The U.S. Supreme Court let stand an appeals court decision upholding the power of tax authorities to demand legal work papers from corporations.
The lower court ruled in favor of an Internal Revenue Service bid for legal papers from corporate jet maker Textron Inc. The company, which argued that the papers should be privileged, appealed to the Supreme Court.
Companies argued that the lower-court ruling has the potential to give the IRS unfettered access to legal advice given to the companies. They also worried that the ruling could be applied in cases beyond taxes, such as product safety cases.
Textron withheld documents from the IRS, including a spreadsheet compiled by its lawyers listing items of potential dispute with the agency and the company’s odds of prevailing in the dispute.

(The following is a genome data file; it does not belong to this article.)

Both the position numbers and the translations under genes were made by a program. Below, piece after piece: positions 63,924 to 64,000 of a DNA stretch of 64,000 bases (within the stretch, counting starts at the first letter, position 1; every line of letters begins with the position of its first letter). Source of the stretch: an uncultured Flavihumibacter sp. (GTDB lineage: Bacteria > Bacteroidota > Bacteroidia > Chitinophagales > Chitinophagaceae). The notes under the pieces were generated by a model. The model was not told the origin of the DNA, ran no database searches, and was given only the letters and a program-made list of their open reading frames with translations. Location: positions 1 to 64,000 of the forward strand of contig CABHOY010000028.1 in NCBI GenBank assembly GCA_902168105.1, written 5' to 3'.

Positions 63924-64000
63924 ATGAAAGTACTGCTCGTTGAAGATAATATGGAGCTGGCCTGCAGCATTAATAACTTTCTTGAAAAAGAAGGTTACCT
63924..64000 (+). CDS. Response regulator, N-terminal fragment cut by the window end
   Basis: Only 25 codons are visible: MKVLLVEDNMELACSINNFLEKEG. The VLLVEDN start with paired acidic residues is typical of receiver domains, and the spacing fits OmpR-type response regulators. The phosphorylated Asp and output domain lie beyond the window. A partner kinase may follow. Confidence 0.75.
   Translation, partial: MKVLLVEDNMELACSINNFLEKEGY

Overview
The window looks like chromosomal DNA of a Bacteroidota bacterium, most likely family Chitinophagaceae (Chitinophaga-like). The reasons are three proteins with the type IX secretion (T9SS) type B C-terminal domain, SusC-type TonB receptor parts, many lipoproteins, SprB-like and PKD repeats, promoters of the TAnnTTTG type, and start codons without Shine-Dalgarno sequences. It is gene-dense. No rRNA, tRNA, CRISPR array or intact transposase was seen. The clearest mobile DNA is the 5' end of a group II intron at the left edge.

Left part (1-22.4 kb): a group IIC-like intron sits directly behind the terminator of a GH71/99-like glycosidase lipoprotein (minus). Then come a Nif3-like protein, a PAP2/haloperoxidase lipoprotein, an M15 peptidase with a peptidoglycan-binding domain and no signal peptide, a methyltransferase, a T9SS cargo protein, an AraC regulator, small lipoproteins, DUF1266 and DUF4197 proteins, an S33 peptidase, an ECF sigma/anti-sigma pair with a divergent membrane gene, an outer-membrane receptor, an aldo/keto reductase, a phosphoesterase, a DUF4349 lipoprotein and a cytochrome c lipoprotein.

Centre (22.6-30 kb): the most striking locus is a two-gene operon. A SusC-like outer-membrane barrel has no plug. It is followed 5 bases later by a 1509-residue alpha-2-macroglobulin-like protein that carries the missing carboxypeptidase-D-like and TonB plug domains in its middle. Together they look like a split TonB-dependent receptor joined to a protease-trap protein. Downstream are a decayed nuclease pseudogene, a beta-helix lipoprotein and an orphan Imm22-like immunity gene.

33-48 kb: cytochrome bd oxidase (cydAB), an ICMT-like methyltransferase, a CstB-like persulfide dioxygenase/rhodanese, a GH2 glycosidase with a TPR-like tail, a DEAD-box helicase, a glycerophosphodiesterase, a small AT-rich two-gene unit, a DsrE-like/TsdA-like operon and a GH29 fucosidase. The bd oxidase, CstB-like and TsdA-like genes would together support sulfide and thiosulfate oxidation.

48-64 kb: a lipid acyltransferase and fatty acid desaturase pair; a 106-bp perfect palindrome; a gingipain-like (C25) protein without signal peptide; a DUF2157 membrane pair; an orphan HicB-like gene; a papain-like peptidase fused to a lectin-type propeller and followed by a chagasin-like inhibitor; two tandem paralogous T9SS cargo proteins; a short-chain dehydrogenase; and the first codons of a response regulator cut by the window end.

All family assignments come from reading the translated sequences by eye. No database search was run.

The U.S. Court of Appeals for the First Circuit, in its ruling against Textron, set a new test, under which every party in commercial litigation whose opponents file financial statements with contingent liabilities for litigation will be able to obtain documents detailing such exposure, according to Douglas Stransky, an attorney at Sullivan and Worchester in Boston who represents corporate clients.
“The First Circuit’s decision has eviscerated the work product protection that exists to protect exactly the type of attorney analysis that was present in this case,” he said. “It’s surprising that the Supreme Court did not recognize this.”
Related to the issue, the IRS has proposed mandating that companies estimate and list maximum federal tax liability associated with “uncertain” tax positions — those that companies believe could be challenged by tax authorities.
(Reporting by Kim Dixon, editing by Gerald E. McCormick and John Wallace)
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